Tuesday, November 3, 2009

Opportunity Quilts for C.A.R.E

biped..."This quilt was made using a Moda panel along with coordinating fabrics. It measures roughly 41 X 43 inches. It has low loft batting and a muslin backing. Here is a more detailed photo."

biped...."I used muslin as the backing because of the quilt label that came with the panel. To me it just "MAKES" the quilt."

Ozark Mountain Cats...."And worry not. The quilt is not lop sided. Our photographer can't seem to hold da camera level."

Sunday, November 1, 2009

Quilting 101

We're really embarrassed dat its been so long since we posted. We have been really busy getting ready for winter here in the Ozarks but have been making time for our favorite hobby.

We thought that we might show non-quilters how a quilt is assembled once the top has been made. Some quilts are tied together with yarn or embroidery floss. Some quilts are hand quilted (not in my life time), some are sent off to professional quilters where they are machine quilted. Here in the Ozarks the dream machine is the Gammil which starts around $8,000 and goes up to well over $36,000.00. That type of machine is called a "long arm". It means that in a single pass (row?) it can sew over 16 inches wide.

Since I'm not rich I bought a Pfaff Grand Quilter. We had a rocky start but I've learned it's excentricities and progress is being made on my quilting. Most quilts consist of three layers. The top, the batting and the backing. When I load the quilt on my machine I start with the batting. My quilting table is twelve feet long and I usually load the quilt by myself so I improvise by using blue painter's tape.

I put pieces of tape down the length of the batting so I can "stick" it to the rail that holds the batting.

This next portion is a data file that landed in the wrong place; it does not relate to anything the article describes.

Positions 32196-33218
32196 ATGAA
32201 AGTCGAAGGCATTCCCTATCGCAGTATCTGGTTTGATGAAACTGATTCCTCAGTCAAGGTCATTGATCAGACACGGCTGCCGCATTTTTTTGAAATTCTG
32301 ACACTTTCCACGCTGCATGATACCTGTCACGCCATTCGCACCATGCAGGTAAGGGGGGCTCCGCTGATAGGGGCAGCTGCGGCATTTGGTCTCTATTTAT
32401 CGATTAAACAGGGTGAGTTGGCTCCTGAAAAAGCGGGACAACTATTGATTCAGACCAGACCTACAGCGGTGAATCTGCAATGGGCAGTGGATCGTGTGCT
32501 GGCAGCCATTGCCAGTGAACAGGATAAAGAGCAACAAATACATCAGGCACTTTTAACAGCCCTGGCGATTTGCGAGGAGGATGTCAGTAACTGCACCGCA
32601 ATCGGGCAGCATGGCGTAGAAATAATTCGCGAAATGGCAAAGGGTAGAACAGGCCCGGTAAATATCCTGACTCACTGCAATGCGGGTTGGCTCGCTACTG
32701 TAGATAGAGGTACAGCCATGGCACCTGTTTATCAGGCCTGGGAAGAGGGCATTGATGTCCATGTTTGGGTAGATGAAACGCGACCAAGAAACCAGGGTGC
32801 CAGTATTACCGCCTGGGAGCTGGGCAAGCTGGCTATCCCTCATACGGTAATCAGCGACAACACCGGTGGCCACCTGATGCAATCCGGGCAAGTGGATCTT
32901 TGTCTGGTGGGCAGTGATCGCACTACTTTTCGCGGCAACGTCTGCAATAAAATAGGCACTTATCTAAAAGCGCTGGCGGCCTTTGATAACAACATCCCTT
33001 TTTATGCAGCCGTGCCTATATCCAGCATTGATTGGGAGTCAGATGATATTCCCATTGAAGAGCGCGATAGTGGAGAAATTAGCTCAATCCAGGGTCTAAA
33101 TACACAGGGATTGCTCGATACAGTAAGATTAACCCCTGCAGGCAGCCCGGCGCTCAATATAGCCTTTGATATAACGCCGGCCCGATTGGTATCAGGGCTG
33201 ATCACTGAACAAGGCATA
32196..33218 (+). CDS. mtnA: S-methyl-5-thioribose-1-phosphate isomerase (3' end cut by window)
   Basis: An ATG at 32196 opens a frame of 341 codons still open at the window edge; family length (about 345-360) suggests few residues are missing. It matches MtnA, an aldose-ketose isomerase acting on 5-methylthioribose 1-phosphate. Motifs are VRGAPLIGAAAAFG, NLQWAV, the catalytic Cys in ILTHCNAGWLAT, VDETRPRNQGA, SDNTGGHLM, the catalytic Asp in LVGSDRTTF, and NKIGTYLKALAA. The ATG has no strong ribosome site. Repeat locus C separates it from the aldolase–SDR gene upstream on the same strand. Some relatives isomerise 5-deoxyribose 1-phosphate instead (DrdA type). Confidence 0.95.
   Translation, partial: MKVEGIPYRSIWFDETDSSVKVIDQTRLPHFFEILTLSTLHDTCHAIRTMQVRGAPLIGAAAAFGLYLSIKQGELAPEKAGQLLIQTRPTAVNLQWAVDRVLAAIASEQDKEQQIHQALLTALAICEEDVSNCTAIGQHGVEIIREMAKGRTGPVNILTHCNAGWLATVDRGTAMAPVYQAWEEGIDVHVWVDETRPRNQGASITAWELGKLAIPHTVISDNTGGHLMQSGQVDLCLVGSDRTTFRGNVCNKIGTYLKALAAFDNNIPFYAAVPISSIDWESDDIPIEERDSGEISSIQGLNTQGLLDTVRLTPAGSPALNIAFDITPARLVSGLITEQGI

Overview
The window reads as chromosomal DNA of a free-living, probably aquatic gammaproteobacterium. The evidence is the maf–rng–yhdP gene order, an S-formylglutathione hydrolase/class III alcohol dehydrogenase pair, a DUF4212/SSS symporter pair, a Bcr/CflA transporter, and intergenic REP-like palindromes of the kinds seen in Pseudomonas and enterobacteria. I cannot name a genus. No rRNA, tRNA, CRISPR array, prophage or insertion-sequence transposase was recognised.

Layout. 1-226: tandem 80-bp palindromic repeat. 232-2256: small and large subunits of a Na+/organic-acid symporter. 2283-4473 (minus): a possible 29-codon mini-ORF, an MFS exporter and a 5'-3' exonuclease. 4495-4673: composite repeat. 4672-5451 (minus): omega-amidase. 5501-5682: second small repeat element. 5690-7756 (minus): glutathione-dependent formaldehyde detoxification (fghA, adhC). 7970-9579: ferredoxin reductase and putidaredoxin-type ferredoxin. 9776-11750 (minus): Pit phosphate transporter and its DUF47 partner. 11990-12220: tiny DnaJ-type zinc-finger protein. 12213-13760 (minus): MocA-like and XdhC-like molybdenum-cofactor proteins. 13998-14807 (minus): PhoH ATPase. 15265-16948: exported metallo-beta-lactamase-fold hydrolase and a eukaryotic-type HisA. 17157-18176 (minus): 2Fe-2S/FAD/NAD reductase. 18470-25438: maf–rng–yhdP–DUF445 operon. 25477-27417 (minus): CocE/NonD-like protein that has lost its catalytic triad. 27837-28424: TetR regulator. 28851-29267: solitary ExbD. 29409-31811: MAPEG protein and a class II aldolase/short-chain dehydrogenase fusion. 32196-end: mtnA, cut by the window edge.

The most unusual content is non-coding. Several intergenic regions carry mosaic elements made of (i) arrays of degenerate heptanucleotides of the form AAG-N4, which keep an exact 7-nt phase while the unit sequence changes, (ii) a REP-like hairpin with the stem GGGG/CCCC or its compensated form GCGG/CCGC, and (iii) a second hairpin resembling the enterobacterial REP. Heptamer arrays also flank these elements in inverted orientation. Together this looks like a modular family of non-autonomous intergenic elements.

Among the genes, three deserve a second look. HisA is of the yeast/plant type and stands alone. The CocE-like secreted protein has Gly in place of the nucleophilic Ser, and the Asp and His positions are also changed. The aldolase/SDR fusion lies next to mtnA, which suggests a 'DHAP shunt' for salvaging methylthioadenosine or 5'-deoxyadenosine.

Once I have the batting in place I roll it up. The roll of batting doesn't have any tension on it. (I'll explain later, trust me.)

For me the batting part is the hardest as it tends to be unruly. Once I have it under control I start loading the quilt back. In the picture below you can see the batting on the bottom. The green fabric is the "leader" for the quilt top. The bar or rail above the green will have the backing fastened to it.

The railing that holds the backing has a grove in it. The cloth is laid over the rail and held in place with a plastic tubing. Some people use cloth leaders and pin their quilts to that. The benefit of using the leaders is that you can buy a smaller piece of fabric for the back. The backing has two rails (round tubes that are used to wind the fabric and ultimately the quilt on). Each end of the fabric is fastened to its on rail.

After the back is loaded, the top is loaded to it's railing. I use a leader (12-16 inch piece of fabric) with the top because it's almost impossible to quilt the last four inches without it. The quilt top and back have tension on them. There is a rachet that keeps the tension equal on both the top and the back. If there wasn't tension the quilt could move right in the middle of your passing from one side to the other. The batting doesn't need tension because it's being sewn in between the layers.

With the top, back and batting loaded, the machine is almost ready to start quilting. In this picture I've brought the batting up and laid it next to the top roller. I will then do the same thing with the quilt top. It will be stiched down in the seam margin.

The quilt top is brought up and laid on top of the batting and then the hard part starts. Deciding on what color thread I'm going to use.

The problem with the mid-width quilting machine is that it only quilts about 9 inches with each pass. After your machine has moved from the left to the right side of the quilt, you have to "advance" (roll) the whole quilt sandwich onto the front rail. This quilt is about 75 inches by 80ish so it will take between 10 and 15 passes of the quilting machine.

When it's cooperating, my machine can stich 1600 stiches a minute. It takes less than a minute to go from one side to the other on this quilt.